Yahweh, however, is perceived to have no such recourse. Thus every historical record, scientific discovery, and natural phenomena that seems to conflict with Jewish and Christian scriptures on any level is viewed as a slash to his credibility. Furthermore, the appearance of benevolence is extremely difficult to maintain when coupled with the claim of infinite knowledge in the context of an imperfect world. Even those conflicts which can be smoothed over by an appeal to nuance beg the question of why an all-powerful being didn’t opt to use his power for ultimate communicative clarity.
I finished the episode with a lot of questions, the sort of questions that people older and wiser than me have been grappling with for centuries, including:
What should I make of a being who promises benevolence only in exchange from complete devotion?
Can infinite love be conditional?
Is consquentialism a morally defensible ethical model?
What should I make of a benevolent being who doesn’t immediately use his powers for the highest good of all those depending upon him?
At the end of the episode, ‘Hanson’s people’ are convinced by the SG-1 team that he is not a deity. They become a mob, picking him up and dropping him through the Stargate, effectively killing him. “Love turns to hate rather quickly when you realize you’ve been used,” I said, mostly to explain to myself why his formerly devoted people had been willing to turn on him so quickly. It was in that moment that I realized where my own bitterness comes from. I have often prided myself on not being the stereotypical ‘angry atheist.’ But when I look on the hurtful things religion taught me–sex-negative attitudes, fear of my own nature, prejudice towards people of other faiths and ethical systems–I feel lied to. I feel used.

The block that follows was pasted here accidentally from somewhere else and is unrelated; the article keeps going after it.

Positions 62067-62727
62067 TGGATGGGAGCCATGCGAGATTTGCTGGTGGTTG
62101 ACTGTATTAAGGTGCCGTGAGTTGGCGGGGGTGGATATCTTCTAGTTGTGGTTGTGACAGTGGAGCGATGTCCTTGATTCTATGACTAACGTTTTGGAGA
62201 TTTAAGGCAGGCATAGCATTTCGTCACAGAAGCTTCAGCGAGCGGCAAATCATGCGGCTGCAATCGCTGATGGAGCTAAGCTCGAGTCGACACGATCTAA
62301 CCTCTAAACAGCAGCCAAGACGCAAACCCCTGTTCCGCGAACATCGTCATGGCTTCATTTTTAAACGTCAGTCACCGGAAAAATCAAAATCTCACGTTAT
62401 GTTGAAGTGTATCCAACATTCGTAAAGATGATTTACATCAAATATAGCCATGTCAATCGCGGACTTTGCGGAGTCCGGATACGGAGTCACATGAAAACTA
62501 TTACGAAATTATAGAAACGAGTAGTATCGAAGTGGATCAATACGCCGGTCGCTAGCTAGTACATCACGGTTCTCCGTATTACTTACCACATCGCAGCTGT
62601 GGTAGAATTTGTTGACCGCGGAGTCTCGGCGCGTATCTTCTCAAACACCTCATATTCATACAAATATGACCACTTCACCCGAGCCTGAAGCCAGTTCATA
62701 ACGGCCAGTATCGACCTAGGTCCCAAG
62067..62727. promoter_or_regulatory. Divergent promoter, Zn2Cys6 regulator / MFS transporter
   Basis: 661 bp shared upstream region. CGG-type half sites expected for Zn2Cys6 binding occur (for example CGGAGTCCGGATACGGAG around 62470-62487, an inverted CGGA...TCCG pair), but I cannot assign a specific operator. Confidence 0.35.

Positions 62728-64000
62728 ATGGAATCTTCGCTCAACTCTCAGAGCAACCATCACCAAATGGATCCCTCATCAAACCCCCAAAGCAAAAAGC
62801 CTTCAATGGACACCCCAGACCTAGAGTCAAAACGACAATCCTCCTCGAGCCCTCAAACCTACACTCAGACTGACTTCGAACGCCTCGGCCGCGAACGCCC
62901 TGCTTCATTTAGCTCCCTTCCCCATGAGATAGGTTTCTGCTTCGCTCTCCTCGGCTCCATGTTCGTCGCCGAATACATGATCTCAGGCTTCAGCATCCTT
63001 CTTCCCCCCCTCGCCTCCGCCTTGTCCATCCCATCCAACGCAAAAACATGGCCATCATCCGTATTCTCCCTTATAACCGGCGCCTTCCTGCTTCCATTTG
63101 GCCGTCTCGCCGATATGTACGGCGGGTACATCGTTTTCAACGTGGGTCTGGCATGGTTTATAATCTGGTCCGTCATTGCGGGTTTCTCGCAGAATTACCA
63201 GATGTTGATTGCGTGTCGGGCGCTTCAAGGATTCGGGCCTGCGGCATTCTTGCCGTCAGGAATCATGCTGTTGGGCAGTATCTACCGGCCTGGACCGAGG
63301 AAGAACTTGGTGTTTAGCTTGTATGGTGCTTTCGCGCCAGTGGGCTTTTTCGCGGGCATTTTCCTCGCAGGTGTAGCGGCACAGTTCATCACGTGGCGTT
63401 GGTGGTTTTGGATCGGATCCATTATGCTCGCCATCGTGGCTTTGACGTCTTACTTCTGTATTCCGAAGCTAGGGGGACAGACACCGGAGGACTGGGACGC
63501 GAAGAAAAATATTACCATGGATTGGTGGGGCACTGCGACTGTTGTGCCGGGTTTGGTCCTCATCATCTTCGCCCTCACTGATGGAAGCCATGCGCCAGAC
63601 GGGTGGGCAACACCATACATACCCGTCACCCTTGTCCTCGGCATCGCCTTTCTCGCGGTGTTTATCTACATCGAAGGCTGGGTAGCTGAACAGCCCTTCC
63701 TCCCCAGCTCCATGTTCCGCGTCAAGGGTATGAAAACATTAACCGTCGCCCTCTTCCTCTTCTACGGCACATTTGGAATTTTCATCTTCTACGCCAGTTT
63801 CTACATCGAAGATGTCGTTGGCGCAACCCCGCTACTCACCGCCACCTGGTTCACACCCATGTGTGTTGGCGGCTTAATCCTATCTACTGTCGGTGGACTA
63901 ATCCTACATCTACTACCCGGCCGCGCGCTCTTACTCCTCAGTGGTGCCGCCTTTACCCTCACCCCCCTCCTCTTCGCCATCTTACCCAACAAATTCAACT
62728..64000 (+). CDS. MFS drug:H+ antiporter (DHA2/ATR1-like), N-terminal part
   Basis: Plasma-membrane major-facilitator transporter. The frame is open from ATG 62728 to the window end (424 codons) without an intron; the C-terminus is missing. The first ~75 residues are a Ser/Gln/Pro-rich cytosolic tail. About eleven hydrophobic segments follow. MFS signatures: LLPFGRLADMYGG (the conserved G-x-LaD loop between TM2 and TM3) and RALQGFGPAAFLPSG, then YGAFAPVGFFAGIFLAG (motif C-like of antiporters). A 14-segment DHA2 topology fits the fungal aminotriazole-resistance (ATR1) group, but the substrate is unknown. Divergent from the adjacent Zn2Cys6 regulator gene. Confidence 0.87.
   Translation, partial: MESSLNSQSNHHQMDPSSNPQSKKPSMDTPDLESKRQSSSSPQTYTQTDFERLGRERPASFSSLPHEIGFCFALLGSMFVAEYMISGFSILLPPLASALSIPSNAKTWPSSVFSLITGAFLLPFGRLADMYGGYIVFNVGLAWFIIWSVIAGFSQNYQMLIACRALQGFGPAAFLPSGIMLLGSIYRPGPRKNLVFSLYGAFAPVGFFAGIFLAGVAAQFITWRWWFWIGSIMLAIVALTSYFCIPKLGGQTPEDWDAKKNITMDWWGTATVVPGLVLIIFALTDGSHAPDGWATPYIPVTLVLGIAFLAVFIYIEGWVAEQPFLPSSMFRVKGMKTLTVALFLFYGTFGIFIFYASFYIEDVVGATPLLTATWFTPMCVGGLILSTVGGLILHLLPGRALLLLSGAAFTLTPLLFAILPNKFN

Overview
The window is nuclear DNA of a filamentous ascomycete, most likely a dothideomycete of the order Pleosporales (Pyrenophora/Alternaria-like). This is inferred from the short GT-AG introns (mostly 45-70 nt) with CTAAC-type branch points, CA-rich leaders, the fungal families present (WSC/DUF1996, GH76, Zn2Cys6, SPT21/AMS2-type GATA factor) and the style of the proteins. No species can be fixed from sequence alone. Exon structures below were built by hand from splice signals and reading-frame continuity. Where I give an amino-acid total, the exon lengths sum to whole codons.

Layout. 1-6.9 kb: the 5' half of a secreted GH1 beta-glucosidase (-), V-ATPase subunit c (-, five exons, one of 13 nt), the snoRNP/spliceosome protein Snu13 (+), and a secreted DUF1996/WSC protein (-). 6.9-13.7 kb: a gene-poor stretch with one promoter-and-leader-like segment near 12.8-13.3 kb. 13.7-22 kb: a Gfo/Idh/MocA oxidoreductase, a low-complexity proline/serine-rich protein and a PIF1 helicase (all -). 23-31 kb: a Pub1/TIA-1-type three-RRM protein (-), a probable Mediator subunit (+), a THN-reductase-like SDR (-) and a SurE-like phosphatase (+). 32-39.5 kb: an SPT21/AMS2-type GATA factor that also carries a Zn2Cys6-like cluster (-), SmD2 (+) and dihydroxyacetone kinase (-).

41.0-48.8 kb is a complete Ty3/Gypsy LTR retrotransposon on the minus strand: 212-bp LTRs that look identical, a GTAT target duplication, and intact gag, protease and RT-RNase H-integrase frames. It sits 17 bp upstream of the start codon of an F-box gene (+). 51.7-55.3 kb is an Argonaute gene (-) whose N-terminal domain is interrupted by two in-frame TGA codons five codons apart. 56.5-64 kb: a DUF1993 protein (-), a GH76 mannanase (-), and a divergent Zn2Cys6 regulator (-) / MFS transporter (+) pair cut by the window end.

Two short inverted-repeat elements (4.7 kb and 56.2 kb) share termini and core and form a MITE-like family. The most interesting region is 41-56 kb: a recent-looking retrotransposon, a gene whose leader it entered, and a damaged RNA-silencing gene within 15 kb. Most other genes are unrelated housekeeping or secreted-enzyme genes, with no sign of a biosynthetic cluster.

At the end of the episode I turned to David and said, “What would you think if I told you I see no appreciable difference between Hanson and ‘god’?”
The similarities are striking.
(Check out my post script to this blog post here.)